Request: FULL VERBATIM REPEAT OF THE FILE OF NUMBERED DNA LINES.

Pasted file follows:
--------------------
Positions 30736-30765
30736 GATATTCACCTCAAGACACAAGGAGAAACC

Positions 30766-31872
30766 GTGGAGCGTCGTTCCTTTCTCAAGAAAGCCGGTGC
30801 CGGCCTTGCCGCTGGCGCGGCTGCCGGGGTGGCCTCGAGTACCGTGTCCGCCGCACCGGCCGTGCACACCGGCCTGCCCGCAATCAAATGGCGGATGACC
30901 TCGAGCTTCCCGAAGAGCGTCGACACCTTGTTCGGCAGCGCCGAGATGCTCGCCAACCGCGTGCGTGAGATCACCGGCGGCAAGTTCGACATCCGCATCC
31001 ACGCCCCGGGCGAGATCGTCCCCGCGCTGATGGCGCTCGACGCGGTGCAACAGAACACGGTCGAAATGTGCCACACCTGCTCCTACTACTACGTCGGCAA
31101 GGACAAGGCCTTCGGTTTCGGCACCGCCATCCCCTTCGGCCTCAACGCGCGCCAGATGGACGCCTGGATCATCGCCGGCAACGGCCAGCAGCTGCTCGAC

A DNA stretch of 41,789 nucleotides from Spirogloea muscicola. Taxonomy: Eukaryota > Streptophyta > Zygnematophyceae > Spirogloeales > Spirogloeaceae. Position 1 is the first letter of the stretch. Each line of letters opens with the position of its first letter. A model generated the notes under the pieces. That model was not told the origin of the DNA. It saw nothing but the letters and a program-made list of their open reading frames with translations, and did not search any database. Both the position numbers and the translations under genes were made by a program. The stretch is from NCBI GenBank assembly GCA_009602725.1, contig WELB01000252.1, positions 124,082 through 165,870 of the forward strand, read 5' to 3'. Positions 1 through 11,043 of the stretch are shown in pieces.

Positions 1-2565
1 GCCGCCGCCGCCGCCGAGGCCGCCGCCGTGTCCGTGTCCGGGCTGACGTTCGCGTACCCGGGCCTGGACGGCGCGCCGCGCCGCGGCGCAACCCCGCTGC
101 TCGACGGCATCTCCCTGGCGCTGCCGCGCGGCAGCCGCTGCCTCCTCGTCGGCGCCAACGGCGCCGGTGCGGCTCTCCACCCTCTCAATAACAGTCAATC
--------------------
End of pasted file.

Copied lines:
Positions 30736-30765
30736 GATATTCACCTCAAGACACAAGGAGAAACC

Positions 30766-31872
30766 GTGGAGCGTCGTTCCTTTCTCAAGAAAGCCGGTGC
30801 CGGCCTTGCCGCTGGCGCGGCTGCCGGGGTGGCCTCGAGTACCGTGTCCGCCGCACCGGCCGTGCACACCGGCCTGCCCGCAATCAAATGGCGGATGACC
30901 TCGAGCTTCCCGAAGAGCGTCGACACCTTGTTCGGCAGCGCCGAGATGCTCGCCAACCGCGTGCGTGAGATCACCGGCGGCAAGTTCGACATCCGCATCC
31001 ACGCCCCGGGCGAGATCGTCCCCGCGCTGATGGCGCTCGACGCGGTGCAACAGAACACGGTCGAAATGTGCCACACCTGCTCCTACTACTACGTCGGCAA
31101 GGACAAGGCCTTCGGTTTCGGCACCGCCATCCCCTTCGGCCTCAACGCGCGCCAGATGGACGCCTGGATCATCGCCGGCAACGGCCAGCAGCTGCTCGAC

A DNA stretch of 41,789 nucleotides from Spirogloea muscicola. Taxonomy: Eukaryota > Streptophyta > Zygnematophyceae > Spirogloeales > Spirogloeaceae. Position 1 is the first letter of the stretch. Each line of letters opens with the position of its first letter. A model generated the notes under the pieces. That model was not told the origin of the DNA. It saw nothing but the letters and a program-made list of their open reading frames with translations, and did not search any database. Both the position numbers and the translations under genes were made by a program. The stretch is from NCBI GenBank assembly GCA_009602725.1, contig WELB01000252.1, positions 124,082 through 165,870 of the forward strand, read 5' to 3'. Positions 1 through 11,043 of the stretch are shown in pieces.

Positions 1-2565
1 GCCGCCGCCGCCGCCGAGGCCGCCGCCGTGTCCGTGTCCGGGCTGACGTTCGCGTACCCGGGCCTGGACGGCGCGCCGCGCCGCGGCGCAACCCCGCTGC
101 TCGACGGCATCTCCCTGGCGCTGCCGCGCGGCAGCCGCTGCCTCCTCGTCGGCGCCAACGGCGCCGGTGCGGCTCTCCACCCTCTCAATAACAGTCAATC